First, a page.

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29 Sep 2008 : Column 2410Wcontinued
These figures show only the incidents diagnosed as a result of veterinarians submitting samples to these Government laboratories and therefore do not provide an unbiased or comprehensive estimate of the occurrence of the condition in GB. Many factors may influence the likelihood of a farmer/his veterinarian submitting a clinical sample for diagnosis: general economic situation within the sheep and cattle industry, awareness of the disease and its perceived importance, other concurrent priorities, the particular clinical presentation of the suspected disease etc.
All these factors need to be taken into account when interpreting the figures. Changes over time of any of these factors will impact on the observed trends, so caution needs to be exercised when comparing annual figures. Furthermore, and within these limitations, figures in Table 1 only represent incidents where clinical disease was present and could be confirmed with the current testing procedures. The figures therefore are likely to represent a fraction of the total number of animals and farm holdings infected with coccidiosis in GB.
Mr. Drew: To ask the Secretary of State for Environment, Food and Rural Affairs when he plans to publish an evaluation of the fieldwork being undertaken as part of the vaccine trials for bovine TB taking place at Aston Down. 
[holding answer 17 September 2008]: The badger vaccine study, which is designed to collect data on the safety and efficacy of Bacille Calmette-Guerin (BCG) as an injectable vaccine against bovine TB, is due to be completed by March 2010. The field work
finishes in autumn 2009. An evaluation of the work will be published once the results have been analysed and findings have been peer reviewed.
Sir John Stanley: To ask the Secretary of State for Environment, Food and Rural Affairs what estimate he has made of the percentage of the contribution to global carbon dioxide emissions from (a) power generation, (b) deforestation, (c) aviation, (d) shipping, (e) motor vehicles and (f) all sources in the UK.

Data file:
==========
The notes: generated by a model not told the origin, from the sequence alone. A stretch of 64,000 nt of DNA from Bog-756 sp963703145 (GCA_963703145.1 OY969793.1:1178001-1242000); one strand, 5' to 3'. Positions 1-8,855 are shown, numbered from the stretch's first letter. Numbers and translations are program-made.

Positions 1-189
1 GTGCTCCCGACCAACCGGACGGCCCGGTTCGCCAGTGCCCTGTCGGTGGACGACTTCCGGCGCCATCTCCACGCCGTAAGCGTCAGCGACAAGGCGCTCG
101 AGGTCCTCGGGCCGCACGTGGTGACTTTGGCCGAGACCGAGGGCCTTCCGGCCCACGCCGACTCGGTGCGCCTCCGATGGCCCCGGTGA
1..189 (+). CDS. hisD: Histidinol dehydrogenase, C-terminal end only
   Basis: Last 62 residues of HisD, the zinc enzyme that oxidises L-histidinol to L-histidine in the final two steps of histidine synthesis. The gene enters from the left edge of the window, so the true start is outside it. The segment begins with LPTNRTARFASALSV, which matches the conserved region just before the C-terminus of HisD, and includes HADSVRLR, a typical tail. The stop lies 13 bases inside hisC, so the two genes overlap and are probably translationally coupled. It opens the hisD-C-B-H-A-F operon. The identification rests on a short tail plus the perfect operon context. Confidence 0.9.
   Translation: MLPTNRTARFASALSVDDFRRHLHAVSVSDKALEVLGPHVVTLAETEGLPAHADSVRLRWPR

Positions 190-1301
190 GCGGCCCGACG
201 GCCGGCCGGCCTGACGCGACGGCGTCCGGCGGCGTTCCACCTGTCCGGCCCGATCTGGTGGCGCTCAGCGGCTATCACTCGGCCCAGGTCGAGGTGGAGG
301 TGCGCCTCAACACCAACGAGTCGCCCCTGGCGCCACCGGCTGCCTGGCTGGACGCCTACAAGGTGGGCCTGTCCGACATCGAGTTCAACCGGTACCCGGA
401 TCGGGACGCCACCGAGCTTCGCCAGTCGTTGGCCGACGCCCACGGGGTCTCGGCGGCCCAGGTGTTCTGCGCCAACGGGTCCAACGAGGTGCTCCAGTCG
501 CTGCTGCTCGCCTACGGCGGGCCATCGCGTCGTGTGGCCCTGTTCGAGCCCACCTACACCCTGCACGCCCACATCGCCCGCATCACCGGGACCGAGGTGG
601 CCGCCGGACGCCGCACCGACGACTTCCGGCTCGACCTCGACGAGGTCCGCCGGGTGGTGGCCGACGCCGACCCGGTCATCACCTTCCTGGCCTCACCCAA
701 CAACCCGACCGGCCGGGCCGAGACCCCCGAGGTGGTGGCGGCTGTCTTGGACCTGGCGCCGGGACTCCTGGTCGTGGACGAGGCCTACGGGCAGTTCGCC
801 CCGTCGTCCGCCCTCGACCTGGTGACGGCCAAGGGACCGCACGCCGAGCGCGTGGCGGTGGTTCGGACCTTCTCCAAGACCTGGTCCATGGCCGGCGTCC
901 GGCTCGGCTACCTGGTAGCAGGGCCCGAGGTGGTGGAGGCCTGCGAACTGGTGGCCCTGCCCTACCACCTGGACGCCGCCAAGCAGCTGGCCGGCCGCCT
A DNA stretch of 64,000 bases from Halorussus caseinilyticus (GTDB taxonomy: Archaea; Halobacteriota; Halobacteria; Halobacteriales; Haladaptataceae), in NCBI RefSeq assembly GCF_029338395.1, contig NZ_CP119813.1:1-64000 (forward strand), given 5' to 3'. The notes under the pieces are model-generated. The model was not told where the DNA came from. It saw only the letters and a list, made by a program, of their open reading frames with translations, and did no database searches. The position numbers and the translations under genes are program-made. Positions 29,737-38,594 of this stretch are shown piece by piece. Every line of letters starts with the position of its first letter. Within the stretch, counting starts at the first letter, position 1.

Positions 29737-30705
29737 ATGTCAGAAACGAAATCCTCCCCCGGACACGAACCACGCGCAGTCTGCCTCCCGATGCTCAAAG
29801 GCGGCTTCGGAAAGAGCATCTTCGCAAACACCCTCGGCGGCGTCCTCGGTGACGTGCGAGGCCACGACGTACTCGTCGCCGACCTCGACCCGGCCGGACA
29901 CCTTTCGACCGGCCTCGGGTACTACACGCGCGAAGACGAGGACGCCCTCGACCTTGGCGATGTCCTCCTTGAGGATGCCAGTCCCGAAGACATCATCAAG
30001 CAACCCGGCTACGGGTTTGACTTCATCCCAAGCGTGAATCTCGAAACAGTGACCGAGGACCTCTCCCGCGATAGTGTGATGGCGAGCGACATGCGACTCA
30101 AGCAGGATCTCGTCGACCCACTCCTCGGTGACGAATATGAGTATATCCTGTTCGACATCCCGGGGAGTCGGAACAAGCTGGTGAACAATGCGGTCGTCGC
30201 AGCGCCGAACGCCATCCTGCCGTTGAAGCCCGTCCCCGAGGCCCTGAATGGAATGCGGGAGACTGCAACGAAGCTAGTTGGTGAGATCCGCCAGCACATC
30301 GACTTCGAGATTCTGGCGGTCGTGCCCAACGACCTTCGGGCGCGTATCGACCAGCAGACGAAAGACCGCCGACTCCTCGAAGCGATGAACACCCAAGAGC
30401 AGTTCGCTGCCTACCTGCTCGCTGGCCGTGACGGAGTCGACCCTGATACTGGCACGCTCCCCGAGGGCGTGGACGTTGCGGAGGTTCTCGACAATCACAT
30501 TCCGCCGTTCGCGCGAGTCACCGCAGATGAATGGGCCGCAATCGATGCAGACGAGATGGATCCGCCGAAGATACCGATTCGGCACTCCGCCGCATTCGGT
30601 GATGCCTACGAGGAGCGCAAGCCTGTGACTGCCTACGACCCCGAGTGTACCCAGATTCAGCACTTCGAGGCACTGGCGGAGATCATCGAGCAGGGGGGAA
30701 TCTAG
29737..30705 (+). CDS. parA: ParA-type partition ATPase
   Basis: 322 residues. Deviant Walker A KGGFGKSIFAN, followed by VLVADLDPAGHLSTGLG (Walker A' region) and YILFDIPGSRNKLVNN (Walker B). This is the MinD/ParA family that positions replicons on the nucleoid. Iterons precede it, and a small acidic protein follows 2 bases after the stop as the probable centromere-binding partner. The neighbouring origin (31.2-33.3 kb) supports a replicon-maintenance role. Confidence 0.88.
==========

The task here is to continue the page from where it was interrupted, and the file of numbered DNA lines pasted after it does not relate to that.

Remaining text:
Mr. Woolas [holding answer 17 September 2008]: The Fourth Assessment Report of the Intergovernmental Panel on Climate Change (IPCC) gives a best estimate of around 6 billion tonnes for the annual global carbon dioxide emissions caused by land-use change (which is dominated by deforestation).
Using data from the IEA and the IPCC (including an estimate of the emissions from industrial processes such as cement manufacture), the percentage contributions of the different sectors in 2005 to the global total were as follows:
|Percentage contribution to global total|
Mr. Paice: To ask the Secretary of State for Environment, Food and Rural Affairs what steps his Department has taken to implement the CERT 40 per cent. carbon dioxide emission reduction obligation among rural priority groups in remote areas. 
Joan Ruddock [holding answer 10 September 2008]: Rural priority groups in remote areas have the same access to the offers under the carbon emissions reduction target (CERT) as others. With CERT aiming some £1.5 billion energy supplier investment in carbon reduction measures at a priority group of low income and age 70-plus households, we expect to see rural priority group households see significant benefits. CERT also includes measures which deliver specific benefits to rural households. For example, we expect some 90,000 priority group households to benefit from fuel switching, e.g. moving to gas central heating from electric or oil heating. We have also established a flexibility option under CERT, whereby suppliers get a significant uplift in carbon credits for installing more expensive measures, such as solid wall insulation and heat pumps in off gas grid properties. They can utilise this flexibility option for up to 5 per cent. of their 40 per cent. priority group target.
Bill Wiggin: To ask the Secretary of State for Environment, Food and Rural Affairs what estimate he has made of the number of cows born annually in the UK prior to 1996; what estimate he has made of the number of cows which will have been culled by the Government by the end of 2008; and how many of these he expects will not meet the deadline for compensation. 
Jonathan Shaw [holding answer 15 September 2008]: Before 1996 detailed data of calves and cattle on UK agriculture holdings were compiled through the MAFF annual agriculture survey, and are available in the form of historical datasets through the Defra statistical website (data for years before 1983 available upon request).